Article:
A common type of CII relates to subject-matter where all the method steps can fully be carried out by computer program instructions running on means which, in the context of the invention, provide generic data processing functions. Such means can, for example, be embedded in a personal computer, smartphone, printer etc. In such inventions, although different claim structures are possible, the set of claims usually starts with a method claim. Further claims in other categories with subject-matter corresponding to that of the method may be included to obtain complete protection of the invention. If the invention concerns software which can be loaded into memory, transmitted over a network or distributed on a data carrier, a claim to a computer program [product] may also be present in addition to a computer-implemented method. The category of a computer program [product] claim is distinguished from that of a corresponding computer-implemented method (T 424/03 and G 3/08). The following non-exhaustive list comprises examples of acceptable claim formulations (T 410/96, T 1173/97 and T 2140/08) in such a set of claims:
In formulation (ii) above, apparatus features of the means-plus-function type ("means for ...") are interpreted as means adapted to carry out the respective steps/functions, rather than merely means suitable for carrying them out (T 410/96). There is no particular preference of wording among "comprising means for", "adapted to", "configured to" or equivalents. In this way, novelty is conferred over an unprogrammed data processing apparatus or a data processing apparatus programmed to perform a different function.
An objection under Rule 43(2) should not be raised if the claim set comprises one claim from each of the above formulations (i)-(iv). In these cases, an invitation under Rule 62a(1) should therefore not be sent at the search stage since the requirements of Rule 43(2) are fulfilled.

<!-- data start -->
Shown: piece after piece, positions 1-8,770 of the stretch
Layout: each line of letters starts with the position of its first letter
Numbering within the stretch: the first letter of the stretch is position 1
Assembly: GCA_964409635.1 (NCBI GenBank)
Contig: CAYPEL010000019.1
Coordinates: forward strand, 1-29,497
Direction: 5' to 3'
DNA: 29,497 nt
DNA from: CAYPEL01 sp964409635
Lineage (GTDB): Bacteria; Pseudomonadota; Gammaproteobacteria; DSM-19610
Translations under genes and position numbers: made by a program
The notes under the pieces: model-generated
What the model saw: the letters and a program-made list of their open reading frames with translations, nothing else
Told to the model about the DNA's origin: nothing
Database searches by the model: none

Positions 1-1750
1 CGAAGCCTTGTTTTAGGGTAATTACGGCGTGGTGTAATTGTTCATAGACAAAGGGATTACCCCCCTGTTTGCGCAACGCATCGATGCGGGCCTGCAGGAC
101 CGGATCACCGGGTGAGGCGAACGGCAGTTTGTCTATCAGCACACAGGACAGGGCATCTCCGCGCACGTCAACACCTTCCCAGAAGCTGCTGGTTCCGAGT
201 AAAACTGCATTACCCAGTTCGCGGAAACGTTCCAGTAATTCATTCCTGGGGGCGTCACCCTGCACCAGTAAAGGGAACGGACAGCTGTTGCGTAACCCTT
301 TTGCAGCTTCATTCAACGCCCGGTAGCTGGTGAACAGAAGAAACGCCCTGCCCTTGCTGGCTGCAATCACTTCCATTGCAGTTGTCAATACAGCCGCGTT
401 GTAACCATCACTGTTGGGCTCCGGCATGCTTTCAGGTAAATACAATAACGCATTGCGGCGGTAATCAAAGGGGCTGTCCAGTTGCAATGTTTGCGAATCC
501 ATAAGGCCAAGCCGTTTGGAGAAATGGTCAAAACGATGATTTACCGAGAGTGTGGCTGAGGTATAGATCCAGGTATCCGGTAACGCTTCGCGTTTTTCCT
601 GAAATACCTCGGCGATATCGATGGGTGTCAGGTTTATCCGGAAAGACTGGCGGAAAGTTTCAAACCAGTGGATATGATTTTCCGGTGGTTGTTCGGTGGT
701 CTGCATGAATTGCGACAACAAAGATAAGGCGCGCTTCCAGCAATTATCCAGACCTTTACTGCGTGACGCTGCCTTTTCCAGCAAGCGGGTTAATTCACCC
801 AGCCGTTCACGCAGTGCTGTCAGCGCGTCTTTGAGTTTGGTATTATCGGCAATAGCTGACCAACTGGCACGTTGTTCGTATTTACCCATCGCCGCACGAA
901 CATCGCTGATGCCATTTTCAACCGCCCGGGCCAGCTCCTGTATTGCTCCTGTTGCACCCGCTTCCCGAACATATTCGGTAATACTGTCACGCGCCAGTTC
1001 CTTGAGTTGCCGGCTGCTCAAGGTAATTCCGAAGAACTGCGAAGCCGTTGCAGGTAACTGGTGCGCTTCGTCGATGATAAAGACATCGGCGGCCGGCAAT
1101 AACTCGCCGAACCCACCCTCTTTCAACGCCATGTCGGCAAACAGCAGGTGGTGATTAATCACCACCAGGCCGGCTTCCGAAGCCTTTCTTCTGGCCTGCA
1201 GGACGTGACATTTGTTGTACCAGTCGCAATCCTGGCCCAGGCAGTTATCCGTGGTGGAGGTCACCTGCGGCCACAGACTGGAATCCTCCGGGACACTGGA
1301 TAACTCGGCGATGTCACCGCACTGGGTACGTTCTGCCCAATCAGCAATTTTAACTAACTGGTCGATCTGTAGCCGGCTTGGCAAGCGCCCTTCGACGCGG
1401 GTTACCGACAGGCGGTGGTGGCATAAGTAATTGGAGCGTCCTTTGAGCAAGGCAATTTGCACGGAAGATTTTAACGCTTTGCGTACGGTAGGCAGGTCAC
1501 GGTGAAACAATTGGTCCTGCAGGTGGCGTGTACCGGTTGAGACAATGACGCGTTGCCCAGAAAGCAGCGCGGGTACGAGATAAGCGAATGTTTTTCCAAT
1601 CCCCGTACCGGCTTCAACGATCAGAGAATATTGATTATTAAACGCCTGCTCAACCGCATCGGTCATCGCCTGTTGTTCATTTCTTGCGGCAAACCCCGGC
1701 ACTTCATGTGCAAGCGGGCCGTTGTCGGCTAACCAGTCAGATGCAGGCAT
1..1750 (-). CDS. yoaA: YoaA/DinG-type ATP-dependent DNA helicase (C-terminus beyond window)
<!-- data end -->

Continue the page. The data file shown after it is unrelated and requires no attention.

However, an objection under Rule 43(2) may be raised if more than one claim is present from a heading (i)-(iv), for example if there are two or more computer program [product] claims which cannot be considered as falling under one of the exceptions of Rule 43(2) (F‑IV, 3.2).
When assessing the novelty and inventive step of a set of claims as defined above (formulations (i)-(iv)), the examiner usually starts with the method claim. If the subject-matter of the method claim is considered novel and inventive, the subject-matter of the other claims in a set formulated in accordance with the headings above will normally be novel and inventive as well, provided they comprise the features corresponding to all those which assure the patentability of the method.
Claims related to CII which are formulated differently to those in the formulations (i)-(iv) defined above are assessed on a case-by-case basis in view of the requirements of clarity, novelty and inventive step (see also F‑IV, 3.9.2, and G‑II, 3.6).
For example, when the invention is realised in a distributed computing environment or involves interrelated products, it may be necessary to refer to the specific features of the different entities and to define how they interact to ensure the presence of all essential features, rather than making a mere reference to another claim as in the above formulations (ii)-(iv). In such cases, further independent claims to interrelated products and their corresponding methods may also be allowable under Rule 43(2)(a) (F‑IV, 3.2).
Similarly, if user interaction is required, an objection under Art. 84 may arise if it is not possible to be determine from the claim which steps are carried out by the user.
Furthermore, a claim to a computer-implemented data structure in addition to formulations (i)-(iv) may be allowable under Rule 43(2) if it is defined by its own technical features, e.g. by a well-defined structure as in T 858/02, possibly with references to the corresponding method or system in which it is used. However, a computer-implemented data structure does not necessarily comprise the features of the process by which it is generated. It is not necessarily restricted by a method in which it is used, either. Therefore, a claim to a computer-implemented data structure usually cannot be defined merely by reference to a method or as an outcome of a process. For further information on data structures, see G‑II, 3.7.2.